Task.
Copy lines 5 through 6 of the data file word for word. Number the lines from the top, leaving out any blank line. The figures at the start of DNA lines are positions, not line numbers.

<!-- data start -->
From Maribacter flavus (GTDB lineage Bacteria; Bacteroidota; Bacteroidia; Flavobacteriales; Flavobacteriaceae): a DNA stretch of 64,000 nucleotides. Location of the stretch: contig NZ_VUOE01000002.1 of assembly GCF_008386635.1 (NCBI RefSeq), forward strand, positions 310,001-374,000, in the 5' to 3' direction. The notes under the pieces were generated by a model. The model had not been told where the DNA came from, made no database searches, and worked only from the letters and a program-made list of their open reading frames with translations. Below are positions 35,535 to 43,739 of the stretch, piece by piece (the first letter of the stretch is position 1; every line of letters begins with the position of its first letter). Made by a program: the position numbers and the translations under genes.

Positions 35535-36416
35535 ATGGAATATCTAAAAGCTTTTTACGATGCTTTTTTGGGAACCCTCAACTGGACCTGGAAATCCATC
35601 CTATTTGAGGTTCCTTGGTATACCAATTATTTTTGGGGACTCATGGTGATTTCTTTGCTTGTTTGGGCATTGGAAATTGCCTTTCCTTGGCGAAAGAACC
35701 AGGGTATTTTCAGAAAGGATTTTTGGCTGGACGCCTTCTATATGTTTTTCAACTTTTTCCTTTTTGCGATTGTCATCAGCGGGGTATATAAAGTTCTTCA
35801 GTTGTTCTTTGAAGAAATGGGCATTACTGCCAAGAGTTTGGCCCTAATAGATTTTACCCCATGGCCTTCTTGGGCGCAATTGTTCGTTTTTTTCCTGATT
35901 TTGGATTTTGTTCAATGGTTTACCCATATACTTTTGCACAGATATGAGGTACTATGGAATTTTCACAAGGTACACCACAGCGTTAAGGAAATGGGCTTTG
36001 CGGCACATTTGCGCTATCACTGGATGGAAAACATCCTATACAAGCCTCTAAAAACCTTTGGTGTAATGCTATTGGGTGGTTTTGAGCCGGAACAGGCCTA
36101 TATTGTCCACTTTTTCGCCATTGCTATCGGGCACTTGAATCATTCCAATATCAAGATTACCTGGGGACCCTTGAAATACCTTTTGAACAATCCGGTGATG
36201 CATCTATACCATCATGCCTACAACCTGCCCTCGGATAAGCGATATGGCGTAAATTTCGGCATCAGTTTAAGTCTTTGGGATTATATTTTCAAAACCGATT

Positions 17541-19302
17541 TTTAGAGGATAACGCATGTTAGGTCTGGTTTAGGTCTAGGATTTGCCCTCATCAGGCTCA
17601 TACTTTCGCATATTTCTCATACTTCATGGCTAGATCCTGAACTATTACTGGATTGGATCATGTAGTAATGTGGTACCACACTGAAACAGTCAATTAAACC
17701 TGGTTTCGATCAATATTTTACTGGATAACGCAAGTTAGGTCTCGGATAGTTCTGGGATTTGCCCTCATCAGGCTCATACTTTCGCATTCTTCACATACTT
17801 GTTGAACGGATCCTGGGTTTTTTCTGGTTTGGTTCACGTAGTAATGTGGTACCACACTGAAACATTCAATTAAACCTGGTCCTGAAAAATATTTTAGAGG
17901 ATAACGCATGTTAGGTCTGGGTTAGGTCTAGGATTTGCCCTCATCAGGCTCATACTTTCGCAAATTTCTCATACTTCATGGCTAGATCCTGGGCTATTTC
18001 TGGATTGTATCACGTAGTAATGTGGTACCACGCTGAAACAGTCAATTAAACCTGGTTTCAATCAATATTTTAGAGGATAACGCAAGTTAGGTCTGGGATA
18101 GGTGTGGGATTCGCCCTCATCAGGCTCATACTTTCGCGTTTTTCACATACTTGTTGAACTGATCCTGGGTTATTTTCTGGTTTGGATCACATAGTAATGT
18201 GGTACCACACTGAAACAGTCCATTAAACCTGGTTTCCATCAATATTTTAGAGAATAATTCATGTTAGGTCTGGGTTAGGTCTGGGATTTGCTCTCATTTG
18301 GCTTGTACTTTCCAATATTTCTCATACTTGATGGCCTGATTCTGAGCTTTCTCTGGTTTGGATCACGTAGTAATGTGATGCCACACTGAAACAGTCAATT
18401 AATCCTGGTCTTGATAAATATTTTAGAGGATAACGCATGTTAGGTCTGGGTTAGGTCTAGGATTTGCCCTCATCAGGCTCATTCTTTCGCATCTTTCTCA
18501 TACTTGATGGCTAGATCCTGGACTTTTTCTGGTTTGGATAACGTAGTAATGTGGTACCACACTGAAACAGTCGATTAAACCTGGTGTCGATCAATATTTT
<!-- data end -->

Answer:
35701 AGGGTATTTTCAGAAAGGATTTTTGGCTGGACGCCTTCTATATGTTTTTCAACTTTTTCCTTTTTGCGATTGTCATCAGCGGGGTATATAAAGTTCTTCA
35801 GTTGTTCTTTGAAGAAATGGGCATTACTGCCAAGAGTTTGGCCCTAATAGATTTTACCCCATGGCCTTCTTGGGCGCAATTGTTCGTTTTTTTCCTGATT